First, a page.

Obama, Putin agree on 'political process' for Syria
Presidents Barack Obama and Vladimir Putin agreed Monday that Syrians deserve a "political process" to choose their future, but could not frame an immediate plan to end the bloodshed.
As Syrian cities reverberated with shell fire, the US and Russian leaders held their first presidential-level talks, following a sharp public dispute about a US call for the ouster of Syrian president Bashar al-Assad.
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"We call for an immediate cessation of all violence," the leaders said in a joint statement issued after their meeting at Mexico's Los Cabos resort.
"We are united in the belief that the Syrian people should have the opportunity to independently and democratically choose their own future."
Obama aides hinted at some subtle movement, saying Russia accepted that a "political process" was needed to end ferocious violence against civilians with which Washington says Assad has forfeited his right to rule.
But they offered few specifics of what they termed "common ground", and certainly no short-term plan to end the fighting emerged from a meeting which endorsed the approach of UN enovy Kofi Annan, author of a tattered peace plan.
Putin "demonstrated an openness and an interest in supporting a political process in the country," US deputy national security advisor Ben Rhodes said.
"We're going to continue to work with the Russians at the international level to bring that about."
Putin's spokesman Dmitry Peskov said Putin and Obama spoke about the need to urgently bring the situation in Syria under control to prevent further deaths.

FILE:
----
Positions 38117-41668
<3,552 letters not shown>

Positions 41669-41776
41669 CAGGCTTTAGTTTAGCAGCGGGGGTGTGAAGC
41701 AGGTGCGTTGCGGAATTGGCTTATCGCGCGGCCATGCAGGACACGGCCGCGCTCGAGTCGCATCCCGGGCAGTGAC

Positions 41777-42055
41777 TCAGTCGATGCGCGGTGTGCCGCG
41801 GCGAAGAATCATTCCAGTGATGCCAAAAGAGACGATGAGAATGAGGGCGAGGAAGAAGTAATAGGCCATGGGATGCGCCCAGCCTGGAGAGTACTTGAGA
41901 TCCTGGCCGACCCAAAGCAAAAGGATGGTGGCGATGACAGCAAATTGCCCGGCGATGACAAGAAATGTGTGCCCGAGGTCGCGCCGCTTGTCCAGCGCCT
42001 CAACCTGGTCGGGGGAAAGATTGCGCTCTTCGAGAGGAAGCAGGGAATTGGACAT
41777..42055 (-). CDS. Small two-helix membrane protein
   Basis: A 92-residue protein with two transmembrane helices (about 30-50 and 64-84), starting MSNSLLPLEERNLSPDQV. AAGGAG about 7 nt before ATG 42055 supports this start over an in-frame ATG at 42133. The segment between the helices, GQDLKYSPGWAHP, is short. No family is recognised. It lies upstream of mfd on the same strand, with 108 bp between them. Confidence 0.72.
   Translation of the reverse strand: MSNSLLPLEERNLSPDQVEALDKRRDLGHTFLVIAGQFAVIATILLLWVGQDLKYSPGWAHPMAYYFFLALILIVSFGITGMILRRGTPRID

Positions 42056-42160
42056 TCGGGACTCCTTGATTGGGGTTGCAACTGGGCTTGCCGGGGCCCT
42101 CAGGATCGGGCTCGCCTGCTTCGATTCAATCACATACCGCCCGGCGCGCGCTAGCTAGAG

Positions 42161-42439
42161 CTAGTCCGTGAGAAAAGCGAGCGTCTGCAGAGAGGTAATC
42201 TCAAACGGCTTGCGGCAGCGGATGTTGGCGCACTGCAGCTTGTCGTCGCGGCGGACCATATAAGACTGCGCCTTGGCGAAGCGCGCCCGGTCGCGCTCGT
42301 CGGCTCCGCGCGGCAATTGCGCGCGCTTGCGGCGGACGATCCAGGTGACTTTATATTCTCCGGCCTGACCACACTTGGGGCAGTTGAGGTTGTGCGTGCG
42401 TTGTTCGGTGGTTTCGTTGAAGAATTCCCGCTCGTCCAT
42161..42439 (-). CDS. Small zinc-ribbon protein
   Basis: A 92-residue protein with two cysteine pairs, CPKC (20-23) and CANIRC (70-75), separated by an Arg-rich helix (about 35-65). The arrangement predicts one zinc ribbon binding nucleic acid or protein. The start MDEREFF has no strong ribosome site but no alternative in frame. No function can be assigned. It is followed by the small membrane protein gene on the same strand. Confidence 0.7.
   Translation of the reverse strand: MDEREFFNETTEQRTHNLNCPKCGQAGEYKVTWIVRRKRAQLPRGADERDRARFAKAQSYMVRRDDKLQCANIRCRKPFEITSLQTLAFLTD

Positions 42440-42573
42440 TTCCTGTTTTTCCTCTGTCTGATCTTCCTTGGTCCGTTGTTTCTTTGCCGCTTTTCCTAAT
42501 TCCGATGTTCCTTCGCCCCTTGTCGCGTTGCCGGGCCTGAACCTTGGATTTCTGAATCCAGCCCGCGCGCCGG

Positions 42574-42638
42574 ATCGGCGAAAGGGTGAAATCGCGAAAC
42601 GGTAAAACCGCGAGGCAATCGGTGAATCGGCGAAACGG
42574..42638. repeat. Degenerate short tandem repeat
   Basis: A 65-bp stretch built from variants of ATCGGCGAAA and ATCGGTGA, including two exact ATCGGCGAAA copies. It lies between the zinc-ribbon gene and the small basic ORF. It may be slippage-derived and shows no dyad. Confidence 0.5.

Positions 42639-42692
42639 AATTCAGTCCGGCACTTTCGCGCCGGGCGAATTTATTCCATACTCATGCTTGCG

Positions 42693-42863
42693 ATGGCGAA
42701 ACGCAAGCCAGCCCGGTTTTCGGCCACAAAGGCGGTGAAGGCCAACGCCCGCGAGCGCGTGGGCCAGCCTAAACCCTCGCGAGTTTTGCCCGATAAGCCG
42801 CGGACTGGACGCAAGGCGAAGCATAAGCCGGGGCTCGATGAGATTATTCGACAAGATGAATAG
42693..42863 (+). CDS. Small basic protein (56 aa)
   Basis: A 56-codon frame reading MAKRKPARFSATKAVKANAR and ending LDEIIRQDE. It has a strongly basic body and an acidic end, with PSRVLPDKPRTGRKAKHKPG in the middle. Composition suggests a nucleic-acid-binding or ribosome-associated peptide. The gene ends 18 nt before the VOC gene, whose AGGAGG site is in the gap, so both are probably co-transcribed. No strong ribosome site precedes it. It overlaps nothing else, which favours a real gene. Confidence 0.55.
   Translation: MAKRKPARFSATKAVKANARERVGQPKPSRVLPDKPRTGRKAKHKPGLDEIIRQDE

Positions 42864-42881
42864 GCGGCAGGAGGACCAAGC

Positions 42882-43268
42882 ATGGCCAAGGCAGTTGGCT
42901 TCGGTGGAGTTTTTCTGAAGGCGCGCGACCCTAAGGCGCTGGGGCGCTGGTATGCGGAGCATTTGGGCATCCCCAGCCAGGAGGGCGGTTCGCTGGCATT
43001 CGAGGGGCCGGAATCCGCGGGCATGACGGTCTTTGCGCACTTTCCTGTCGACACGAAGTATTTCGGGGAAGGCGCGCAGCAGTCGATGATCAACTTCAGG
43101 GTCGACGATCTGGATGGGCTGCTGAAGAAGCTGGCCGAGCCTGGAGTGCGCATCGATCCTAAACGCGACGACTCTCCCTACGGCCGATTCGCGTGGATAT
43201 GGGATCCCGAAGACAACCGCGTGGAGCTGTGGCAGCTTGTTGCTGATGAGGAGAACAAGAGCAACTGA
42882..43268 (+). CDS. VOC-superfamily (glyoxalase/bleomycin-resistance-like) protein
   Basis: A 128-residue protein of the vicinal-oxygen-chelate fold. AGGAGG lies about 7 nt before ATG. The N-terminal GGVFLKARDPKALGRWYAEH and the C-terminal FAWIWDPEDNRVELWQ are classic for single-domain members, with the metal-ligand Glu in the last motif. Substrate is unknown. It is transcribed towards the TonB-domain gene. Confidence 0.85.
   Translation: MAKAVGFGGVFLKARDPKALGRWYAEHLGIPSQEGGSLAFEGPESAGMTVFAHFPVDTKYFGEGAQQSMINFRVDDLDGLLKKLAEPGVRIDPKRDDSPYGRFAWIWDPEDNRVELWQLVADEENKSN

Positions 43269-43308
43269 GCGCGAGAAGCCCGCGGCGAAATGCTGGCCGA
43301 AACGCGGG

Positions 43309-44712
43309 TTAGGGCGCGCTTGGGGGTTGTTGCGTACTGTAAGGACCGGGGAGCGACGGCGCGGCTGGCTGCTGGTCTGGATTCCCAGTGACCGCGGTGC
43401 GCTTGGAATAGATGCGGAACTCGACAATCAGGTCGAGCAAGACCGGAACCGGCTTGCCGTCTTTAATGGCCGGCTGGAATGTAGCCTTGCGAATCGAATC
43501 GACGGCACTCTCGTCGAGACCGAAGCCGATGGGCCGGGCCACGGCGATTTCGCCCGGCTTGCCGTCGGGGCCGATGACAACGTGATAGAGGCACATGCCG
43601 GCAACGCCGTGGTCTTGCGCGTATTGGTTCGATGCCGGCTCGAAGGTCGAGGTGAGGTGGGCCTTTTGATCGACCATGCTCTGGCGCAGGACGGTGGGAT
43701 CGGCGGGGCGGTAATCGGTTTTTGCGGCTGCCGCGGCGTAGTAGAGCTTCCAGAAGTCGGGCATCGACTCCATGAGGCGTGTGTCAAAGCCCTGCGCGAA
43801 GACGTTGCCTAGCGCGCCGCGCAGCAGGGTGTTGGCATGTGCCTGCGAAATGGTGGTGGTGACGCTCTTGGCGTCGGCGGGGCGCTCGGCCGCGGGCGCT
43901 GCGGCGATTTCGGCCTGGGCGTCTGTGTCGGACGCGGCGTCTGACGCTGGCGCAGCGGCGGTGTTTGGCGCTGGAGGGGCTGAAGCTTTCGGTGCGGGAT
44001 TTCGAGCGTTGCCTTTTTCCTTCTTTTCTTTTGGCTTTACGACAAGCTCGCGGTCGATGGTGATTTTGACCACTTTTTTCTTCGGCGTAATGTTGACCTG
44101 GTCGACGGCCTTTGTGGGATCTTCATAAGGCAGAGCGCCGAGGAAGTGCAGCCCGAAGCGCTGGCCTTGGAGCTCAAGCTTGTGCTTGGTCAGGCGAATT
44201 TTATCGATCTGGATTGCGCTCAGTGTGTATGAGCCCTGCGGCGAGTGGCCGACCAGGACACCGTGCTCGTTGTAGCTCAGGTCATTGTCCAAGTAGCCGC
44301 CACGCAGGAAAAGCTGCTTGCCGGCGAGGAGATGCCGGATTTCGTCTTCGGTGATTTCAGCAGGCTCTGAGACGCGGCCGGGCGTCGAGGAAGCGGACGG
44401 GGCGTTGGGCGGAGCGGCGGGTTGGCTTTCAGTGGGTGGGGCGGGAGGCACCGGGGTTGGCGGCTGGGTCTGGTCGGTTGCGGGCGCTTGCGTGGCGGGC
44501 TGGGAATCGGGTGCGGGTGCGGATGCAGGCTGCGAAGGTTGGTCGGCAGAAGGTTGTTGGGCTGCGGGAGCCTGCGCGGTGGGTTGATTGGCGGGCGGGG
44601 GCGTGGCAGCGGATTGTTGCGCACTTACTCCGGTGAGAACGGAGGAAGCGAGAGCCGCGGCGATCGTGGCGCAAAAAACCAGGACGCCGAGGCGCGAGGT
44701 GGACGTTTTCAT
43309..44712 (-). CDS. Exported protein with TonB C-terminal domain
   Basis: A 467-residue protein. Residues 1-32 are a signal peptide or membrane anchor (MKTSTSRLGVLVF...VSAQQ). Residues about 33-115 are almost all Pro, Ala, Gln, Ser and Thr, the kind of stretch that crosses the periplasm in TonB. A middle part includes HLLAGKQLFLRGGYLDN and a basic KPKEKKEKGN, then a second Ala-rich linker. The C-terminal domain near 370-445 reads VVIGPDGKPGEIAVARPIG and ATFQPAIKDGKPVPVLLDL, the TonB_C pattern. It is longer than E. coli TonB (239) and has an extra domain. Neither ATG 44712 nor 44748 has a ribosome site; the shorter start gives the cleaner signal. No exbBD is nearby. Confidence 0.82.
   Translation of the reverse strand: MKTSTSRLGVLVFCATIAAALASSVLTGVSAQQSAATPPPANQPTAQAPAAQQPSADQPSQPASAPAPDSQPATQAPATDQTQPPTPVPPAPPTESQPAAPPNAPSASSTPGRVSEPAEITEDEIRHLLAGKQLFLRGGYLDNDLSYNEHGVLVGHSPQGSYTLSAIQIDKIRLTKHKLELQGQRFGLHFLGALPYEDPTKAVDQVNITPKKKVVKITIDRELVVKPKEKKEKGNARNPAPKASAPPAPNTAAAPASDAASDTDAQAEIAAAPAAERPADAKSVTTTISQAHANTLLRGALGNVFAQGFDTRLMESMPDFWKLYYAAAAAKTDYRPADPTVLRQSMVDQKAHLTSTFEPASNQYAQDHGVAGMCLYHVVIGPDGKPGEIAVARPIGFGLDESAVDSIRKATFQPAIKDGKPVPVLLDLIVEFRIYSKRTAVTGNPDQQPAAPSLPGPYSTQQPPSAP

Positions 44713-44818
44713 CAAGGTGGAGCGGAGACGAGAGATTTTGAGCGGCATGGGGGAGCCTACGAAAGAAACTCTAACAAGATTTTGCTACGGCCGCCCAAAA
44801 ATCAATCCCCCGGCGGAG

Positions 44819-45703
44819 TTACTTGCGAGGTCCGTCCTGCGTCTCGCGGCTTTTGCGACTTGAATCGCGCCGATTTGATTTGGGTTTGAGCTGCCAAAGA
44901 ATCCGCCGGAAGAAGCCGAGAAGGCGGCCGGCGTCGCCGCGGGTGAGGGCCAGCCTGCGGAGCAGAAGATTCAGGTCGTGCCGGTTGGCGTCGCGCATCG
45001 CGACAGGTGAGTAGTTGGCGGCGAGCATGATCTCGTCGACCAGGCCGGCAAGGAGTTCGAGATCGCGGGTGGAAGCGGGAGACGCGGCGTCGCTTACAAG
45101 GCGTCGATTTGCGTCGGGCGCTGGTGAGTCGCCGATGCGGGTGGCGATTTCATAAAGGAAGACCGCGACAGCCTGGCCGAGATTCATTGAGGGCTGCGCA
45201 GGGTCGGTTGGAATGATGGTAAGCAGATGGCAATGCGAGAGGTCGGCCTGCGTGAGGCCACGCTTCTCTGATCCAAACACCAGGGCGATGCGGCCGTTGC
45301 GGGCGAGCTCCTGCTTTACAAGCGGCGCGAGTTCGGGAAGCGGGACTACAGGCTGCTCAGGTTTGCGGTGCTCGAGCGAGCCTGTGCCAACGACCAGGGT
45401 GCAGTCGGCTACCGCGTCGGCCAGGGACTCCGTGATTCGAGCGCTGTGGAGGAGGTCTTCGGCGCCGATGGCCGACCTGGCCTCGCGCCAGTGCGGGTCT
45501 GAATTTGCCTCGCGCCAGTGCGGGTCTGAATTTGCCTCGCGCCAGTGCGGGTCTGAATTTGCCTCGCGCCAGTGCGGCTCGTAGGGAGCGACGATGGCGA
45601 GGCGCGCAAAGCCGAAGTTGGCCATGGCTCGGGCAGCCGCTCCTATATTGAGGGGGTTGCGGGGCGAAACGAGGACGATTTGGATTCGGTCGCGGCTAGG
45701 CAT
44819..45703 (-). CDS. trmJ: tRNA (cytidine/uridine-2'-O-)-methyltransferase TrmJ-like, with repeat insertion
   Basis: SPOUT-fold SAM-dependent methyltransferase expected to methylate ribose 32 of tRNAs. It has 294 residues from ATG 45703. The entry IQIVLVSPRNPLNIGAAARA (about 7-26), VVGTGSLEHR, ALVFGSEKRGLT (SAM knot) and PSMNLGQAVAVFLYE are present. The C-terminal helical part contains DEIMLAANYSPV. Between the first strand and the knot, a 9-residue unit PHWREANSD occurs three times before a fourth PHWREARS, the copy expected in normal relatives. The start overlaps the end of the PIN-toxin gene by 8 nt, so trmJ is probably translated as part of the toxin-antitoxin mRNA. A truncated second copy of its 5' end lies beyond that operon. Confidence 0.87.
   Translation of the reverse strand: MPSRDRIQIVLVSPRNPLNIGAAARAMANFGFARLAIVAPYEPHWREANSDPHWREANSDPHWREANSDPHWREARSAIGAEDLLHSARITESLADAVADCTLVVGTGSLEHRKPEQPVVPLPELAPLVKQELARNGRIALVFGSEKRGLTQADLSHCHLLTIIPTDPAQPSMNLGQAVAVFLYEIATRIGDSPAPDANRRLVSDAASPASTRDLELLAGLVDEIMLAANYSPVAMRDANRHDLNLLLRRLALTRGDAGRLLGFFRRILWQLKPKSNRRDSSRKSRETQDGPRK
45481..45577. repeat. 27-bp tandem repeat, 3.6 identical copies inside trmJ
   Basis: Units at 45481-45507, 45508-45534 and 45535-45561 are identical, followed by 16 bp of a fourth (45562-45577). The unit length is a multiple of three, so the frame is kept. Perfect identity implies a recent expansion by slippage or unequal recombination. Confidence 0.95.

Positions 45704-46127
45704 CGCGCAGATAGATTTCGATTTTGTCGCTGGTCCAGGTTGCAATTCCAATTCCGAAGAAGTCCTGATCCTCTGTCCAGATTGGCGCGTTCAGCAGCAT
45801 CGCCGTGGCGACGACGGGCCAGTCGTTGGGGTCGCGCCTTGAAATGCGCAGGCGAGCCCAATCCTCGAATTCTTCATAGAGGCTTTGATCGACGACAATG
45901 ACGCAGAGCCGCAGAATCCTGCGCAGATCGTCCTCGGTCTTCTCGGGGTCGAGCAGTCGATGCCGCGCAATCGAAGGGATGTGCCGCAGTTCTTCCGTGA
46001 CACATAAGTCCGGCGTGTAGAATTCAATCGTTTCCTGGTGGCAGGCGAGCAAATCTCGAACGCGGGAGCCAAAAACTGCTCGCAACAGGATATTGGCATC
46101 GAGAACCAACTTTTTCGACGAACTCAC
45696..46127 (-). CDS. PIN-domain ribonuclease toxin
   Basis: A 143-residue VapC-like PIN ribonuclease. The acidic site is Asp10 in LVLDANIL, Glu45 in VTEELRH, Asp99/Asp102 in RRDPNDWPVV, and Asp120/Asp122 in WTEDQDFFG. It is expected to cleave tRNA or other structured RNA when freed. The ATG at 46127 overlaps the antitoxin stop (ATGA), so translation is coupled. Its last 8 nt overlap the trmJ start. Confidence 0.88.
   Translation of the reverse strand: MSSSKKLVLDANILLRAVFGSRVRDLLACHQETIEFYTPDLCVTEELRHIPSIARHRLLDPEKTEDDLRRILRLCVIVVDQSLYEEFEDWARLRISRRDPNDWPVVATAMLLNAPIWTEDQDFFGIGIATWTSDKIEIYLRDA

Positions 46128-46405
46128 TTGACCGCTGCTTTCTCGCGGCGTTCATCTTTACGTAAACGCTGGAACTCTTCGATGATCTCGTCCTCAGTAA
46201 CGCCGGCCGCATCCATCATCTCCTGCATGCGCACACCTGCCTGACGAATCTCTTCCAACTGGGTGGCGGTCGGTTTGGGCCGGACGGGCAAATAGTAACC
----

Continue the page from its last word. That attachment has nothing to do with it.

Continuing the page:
"Russia and the US understand that both sides (of the Syrian conflict) need to be pushed, and that solving the problem just on one side is unrealistic and has no prospects of finding a solution."
Washington is concerned at Russian arms sales to Syria, which Obama brought up on Monday, and is also frustrated that Moscow is blocking attempts at the UN Security Council to tighten sanctions and perhaps prod Assad out of power.
Russia appears suspicious Washington is bent on regime change in Damascus and is keen not to lose an alliance that dates from the Cold War and offers Moscow naval bases with access to the eastern Mediterranean.
The two presidents, in a closely watched first meeting since Putin returned to the Kremlin, did unite to call on Iran to live up to its nuclear obligations, as talks between Tehran and world powers stumbled in Moscow.
They agreed in a joint statement that Tehran must "undertake serious efforts aimed at restoring international confidence in the exclusively peaceful nature of its nuclear program."
"To this end, Tehran must fully comply with its obligations... and cooperate with the International Atomic Energy Agency for the expedited resolution of all remaining issues."
Obama insisted that there was still "time and space" for a diplomatic solution, but the atmospherics in Moscow will prompt grave concern among those that fear an eventual US military strike on Iran.
Monday's meeting came as analysts speculated that Obama would not enjoy the same easy accommodation with the confrontational Putin as he did when engineering a "reset" of US-Russia ties with his predecessor Dmitry Medvedev.
The two men appeared cordial but formal when talking with reporters after two hours of talks.
There was little progress evident in ending a row over a US missile defense system in Europe which Moscow opposes, with the leaders pledging in a statement to work towards joint solutions despite "differences."
Putin thanked Obama for helping Russia's entry into the World Trade Organization, and the US leader said he would push Congress to overturn Cold War-era restrictions on Russian trade.
While differences seemed clear between the two leaders, the fact they issued a long, detailed statement pledging to strengthen "close and cooperative" relations appeared to indicate neither side wanted rows to dominate.
Obama sees his repair of relations with Moscow as a key legacy building foreign policy achievement, which yielded a new START nuclear arms reduction treaty and cooperation on Iranian nuclear sanctions and Afghanistan.
But the two sides have sparred openly since Putin returned to the presidency last month, after accusing the United States of orchestrating demonstrations against him in Moscow last year.
by Stephen Collinson and Maria Antonova Â© 2012 AFP
Source : AFP
Apr 7 - 8, 2014 - Washington, United States